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BME companies at ‘greater risk of financial ruin’ during pandemic

BME companies have been disproportionately affected by the coronavirus and the risk of financial ruin has revealed a report.

Black, Asian and minority ethnic communities are at greater risk of dying if they contract the virus – but are more at risk because of the businesses they tend to run.

And nearly two-thirds said they had been unable to access government funding, according to a study commissioned by an all-party group of MPs.

Diana Chrouch, All-Party Parliamentary Group (APPG) Special Advisor to BAME Business Owners, said: “The impact on the economy would be astronomical if a significant number of BAME-run businesses were to close. This could easily result in a loss of billions of pounds.

There are said to be 250,000 businesses run by ethnic minority entrepreneurs, contributing around £ 25 billion a year to the economy.

Many provided frontline services during the lockdown, including pharmacies, convenience stores and take out and general support in their community. Still, the report found that many felt neglected and unable to access state-guaranteed loans and grants at the start of the coronavirus pandemic.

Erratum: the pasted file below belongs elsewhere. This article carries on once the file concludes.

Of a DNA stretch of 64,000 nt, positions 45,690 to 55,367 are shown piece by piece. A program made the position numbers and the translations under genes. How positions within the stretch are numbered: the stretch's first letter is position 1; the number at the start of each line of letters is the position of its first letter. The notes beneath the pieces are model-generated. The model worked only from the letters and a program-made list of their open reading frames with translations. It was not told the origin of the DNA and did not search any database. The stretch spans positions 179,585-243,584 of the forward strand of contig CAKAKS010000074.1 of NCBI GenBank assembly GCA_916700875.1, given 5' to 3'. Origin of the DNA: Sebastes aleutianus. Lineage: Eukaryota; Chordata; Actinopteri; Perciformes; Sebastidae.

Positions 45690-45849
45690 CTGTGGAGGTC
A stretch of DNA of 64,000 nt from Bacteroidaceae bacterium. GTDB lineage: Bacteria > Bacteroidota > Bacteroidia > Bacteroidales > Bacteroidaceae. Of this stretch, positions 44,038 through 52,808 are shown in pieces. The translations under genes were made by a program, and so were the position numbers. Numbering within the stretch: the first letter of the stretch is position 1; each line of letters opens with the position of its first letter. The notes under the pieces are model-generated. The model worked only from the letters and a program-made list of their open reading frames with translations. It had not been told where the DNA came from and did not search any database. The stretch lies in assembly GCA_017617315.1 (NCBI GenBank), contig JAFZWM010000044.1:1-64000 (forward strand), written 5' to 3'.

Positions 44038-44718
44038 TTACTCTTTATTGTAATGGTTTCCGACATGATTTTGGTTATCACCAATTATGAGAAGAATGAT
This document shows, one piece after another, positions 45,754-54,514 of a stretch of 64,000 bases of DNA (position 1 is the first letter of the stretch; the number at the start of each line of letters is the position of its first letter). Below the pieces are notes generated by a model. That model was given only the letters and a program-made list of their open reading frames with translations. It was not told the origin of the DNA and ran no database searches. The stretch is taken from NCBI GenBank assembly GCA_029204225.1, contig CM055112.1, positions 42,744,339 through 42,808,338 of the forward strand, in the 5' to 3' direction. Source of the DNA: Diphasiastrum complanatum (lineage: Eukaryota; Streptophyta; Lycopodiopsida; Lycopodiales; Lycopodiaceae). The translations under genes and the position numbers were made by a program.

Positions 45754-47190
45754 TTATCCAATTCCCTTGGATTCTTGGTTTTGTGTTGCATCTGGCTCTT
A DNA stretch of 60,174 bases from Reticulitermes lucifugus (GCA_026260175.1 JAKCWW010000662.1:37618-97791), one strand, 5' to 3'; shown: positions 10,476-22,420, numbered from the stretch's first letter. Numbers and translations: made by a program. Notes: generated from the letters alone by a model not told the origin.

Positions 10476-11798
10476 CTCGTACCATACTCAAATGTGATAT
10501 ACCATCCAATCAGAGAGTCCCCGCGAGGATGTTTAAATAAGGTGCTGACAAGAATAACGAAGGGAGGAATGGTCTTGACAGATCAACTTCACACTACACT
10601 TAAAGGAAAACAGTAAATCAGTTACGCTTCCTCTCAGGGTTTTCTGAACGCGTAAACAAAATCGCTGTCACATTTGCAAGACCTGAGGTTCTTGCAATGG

Chrouch, who is also chairman of National Policy BAME for the Federation of Small Businesses (FSB), said: “Many industries have been affected by the coronavirus, but this report shows that it has been particularly hard on minority businesses. ethnic groups as a whole.

“It would greatly benefit the UK economy if these companies were given the resources and support needed to survive the pandemic and grow.”

UK Curry Connect (UKCC), an organization created to raise awareness of skills shortages in the Asian restaurant industry, gathered information from its members as part of a national public consultation.

All-Party Parliamentary Group (APPG) for BAME Business Owners